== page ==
Wednesday, 14 August 2013

#293 Summoning - Old Mornings Dawn

Short of writing a review entirely in Elvish, which, alas, escapes my abilities, there's really no way to quite convey the things which Summoning do for black-metal - creating an instantly recognisable mixture of black-metal rawness and prominent, ever-present majesty. However, for over half a decade, things had been very quiet in the Summoning camp, until word began to spread through the metal fans of middle earth, whispers of an upcoming record. The fortress of Summoning was being rebuilt, and an album was on the way. That record was Old Mornings Dawn.

Old Mornings Dawn is the first Summoning record in around seven years, and perhaps owing not only to the highly respected standing of Summoning within black metal circles, but also to the long time the album has had in which to approach release, it has felt absolutely rapturously anticipated, with months worth of excitement and hype ensuing before its release this June. Fortunately, one of the reasons that Summoning are so respected is that they are a band who have never failed to deliver a great record, and after half-a-dozen listens, I can very confidently say that Old Mornings Dawn is every bit as good as the band's back-catalogue in terms of quality, something which, much to my pleasure, was suggested instantly when I first listened to the album. One of the most enjoyable qualities about Summoning's material is that it simply does not feel dated; this record, from 2013, doesn't sound markedly different at its core than a Summoning record from 1997; over fifteen years ago. All of the things which make Summoning what they are musically remain present in force on this record, as they always have been; the accustomed blaring, grandiose synth work, with particularly prevalent brass instruments, melded cleverly into pounding but tastefully programmed drums, and a thick, misty atmosphere all rush out of the record to greet the listener like an old friend. On the other hand, this isn't to say that Old Mornings Dawn is re-hashed or unexciting - more that it's consistent - something which many metal fans need to be reminded is possible without being synonymous with unexciting. In fact, Old Mornings Dawn, while comfortably familiar and unmistakably a Summoning album, is likewise slightly different in character from every other Summoning record, which is another thing the band do exceptionally well; while all of their albums share an essence, they express it in varying ways.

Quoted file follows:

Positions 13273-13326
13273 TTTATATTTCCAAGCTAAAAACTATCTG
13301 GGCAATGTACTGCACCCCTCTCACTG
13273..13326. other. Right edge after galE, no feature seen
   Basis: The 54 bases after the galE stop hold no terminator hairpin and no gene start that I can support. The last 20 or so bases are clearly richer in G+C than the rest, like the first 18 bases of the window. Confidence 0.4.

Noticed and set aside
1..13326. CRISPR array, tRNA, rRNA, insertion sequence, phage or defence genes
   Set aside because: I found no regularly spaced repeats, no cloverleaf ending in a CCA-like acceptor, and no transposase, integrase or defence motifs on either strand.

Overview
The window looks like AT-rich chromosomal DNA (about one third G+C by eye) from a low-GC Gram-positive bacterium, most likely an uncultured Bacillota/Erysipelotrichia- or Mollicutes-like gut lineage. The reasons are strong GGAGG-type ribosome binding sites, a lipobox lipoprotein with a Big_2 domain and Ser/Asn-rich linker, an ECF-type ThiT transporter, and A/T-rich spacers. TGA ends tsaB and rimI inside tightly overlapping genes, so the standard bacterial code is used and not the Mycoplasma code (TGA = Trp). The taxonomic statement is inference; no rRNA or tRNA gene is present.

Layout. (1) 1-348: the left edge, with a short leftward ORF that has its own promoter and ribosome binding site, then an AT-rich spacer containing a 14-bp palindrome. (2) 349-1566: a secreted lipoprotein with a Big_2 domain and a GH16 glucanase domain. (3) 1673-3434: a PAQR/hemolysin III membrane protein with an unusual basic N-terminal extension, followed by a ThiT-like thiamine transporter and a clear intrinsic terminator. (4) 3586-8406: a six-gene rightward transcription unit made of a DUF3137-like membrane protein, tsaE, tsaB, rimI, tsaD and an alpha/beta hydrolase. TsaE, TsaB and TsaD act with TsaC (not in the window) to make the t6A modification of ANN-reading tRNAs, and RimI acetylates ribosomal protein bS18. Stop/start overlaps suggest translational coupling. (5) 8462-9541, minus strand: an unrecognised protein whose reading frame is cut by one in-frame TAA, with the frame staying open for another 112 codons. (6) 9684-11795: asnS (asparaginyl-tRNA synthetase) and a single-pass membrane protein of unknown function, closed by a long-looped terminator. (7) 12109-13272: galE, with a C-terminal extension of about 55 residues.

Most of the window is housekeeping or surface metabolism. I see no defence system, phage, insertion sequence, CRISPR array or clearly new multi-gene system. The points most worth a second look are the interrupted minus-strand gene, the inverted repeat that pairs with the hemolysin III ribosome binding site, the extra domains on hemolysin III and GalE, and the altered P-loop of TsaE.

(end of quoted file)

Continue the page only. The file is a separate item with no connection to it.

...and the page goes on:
The way Old Mornings Dawn chooses to express itself is once again novel; whilst borrowing elements from both the bare-bones beauty and glorious swagger of records like Minas Morgul, and the thicker, heroic pomposity of Let Mortal Heroes Sing Your Fame, it likewise goes down a different path to either. Old Mornings Dawn feels like one of the most sombre and even sorrowful Summoning albums to date; and the songs evoke a long gone past, or heroic sacrifice, as opposed to glorious elation. This twist in the atmosphere is, nonetheless, in every way as beautiful as one might expect a Summoning album to be; the sorrow-laden melodies especially really taking their rightful place as highlights of the album. The synthesizers in this record likewise fit in the middle ground, with an intricacy which you wouldn't experience in the bands early work, but also the trademark feeling which the band always evoke; that a lot of their keyboard work could have originated from the dusty old keyboard in a teenagers bedroom, which has finally been plugged in and allowed to truly sing it's hypnotic and enchanting melodies. Accompanying the winding, gleaming keyboards, one of Summoning's more recent additions; the choral chants, make their presence felt in songs like Caradhras, where they step up the immersive, epic feel of the record; epic, that is, in the truest and least bastardised sense of the word. Of course, with the sheer thickness of Summoning's keyboard and vocal approach, it could be easy to forget that there are guitars at all, however, they are themselves used to great effect on the record. Raw and often quite overshadowed, certainly, but all the while providing bite, murkiness and depth, perhaps more so than on many of the band's previous works, with a truly rumbling, tangible tone - Old Mornings Dawn contains some of the most enjoyable guitar I've heard the band come up with.

It is, as always, a great pleasure to see such a long-established band carry on with the sort of quality that their fans have come to respect - which is something I can safely assert having listened to Old Mornings Dawn half-a-dozen times at least now. It doesn't feel like "the new one" or jarringly unusual after seven years, instead, and comfortingly, it feels like a very solid Summoning album which just happens to be new. The band have stayed true to their spirit, and it shows.

A 9/10 - Summoning haven't lost an ounce of quality.

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